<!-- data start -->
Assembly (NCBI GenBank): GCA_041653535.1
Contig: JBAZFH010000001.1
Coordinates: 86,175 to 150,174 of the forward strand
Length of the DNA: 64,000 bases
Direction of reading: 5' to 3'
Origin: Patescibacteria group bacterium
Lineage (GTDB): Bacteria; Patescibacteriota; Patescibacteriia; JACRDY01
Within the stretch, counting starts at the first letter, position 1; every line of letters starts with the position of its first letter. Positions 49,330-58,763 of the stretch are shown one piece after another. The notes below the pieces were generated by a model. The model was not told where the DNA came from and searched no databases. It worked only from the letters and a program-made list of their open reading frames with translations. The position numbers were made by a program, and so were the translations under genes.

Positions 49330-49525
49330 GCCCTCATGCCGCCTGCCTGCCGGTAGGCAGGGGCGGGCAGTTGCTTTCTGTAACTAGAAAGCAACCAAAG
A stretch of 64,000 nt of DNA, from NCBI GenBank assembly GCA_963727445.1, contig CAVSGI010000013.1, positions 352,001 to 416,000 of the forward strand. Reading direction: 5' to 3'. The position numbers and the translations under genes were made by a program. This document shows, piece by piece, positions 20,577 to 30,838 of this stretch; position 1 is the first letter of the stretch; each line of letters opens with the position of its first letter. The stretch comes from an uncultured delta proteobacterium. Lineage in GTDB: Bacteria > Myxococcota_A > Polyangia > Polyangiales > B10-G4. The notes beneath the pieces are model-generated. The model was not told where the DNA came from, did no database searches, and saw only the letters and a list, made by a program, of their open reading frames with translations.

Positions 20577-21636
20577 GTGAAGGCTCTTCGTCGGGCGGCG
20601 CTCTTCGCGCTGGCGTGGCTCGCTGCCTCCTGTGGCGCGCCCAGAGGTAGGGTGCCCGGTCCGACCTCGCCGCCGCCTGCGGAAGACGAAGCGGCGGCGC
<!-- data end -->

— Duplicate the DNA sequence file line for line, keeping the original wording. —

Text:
Assembly (NCBI GenBank): GCA_041653535.1
Contig: JBAZFH010000001.1
Coordinates: 86,175 to 150,174 of the forward strand
Length of the DNA: 64,000 bases
Direction of reading: 5' to 3'
Origin: Patescibacteria group bacterium
Lineage (GTDB): Bacteria; Patescibacteriota; Patescibacteriia; JACRDY01
Within the stretch, counting starts at the first letter, position 1; every line of letters starts with the position of its first letter. Positions 49,330-58,763 of the stretch are shown one piece after another. The notes below the pieces were generated by a model. The model was not told where the DNA came from and searched no databases. It worked only from the letters and a program-made list of their open reading frames with translations. The position numbers were made by a program, and so were the translations under genes.

Positions 49330-49525
49330 GCCCTCATGCCGCCTGCCTGCCGGTAGGCAGGGGCGGGCAGTTGCTTTCTGTAACTAGAAAGCAACCAAAG
A stretch of 64,000 nt of DNA, from NCBI GenBank assembly GCA_963727445.1, contig CAVSGI010000013.1, positions 352,001 to 416,000 of the forward strand. Reading direction: 5' to 3'. The position numbers and the translations under genes were made by a program. This document shows, piece by piece, positions 20,577 to 30,838 of this stretch; position 1 is the first letter of the stretch; each line of letters opens with the position of its first letter. The stretch comes from an uncultured delta proteobacterium. Lineage in GTDB: Bacteria > Myxococcota_A > Polyangia > Polyangiales > B10-G4. The notes beneath the pieces are model-generated. The model was not told where the DNA came from, did no database searches, and saw only the letters and a list, made by a program, of their open reading frames with translations.

Positions 20577-21636
20577 GTGAAGGCTCTTCGTCGGGCGGCG
20601 CTCTTCGCGCTGGCGTGGCTCGCTGCCTCCTGTGGCGCGCCCAGAGGTAGGGTGCCCGGTCCGACCTCGCCGCCGCCTGCGGAAGACGAAGCGGCGGCGC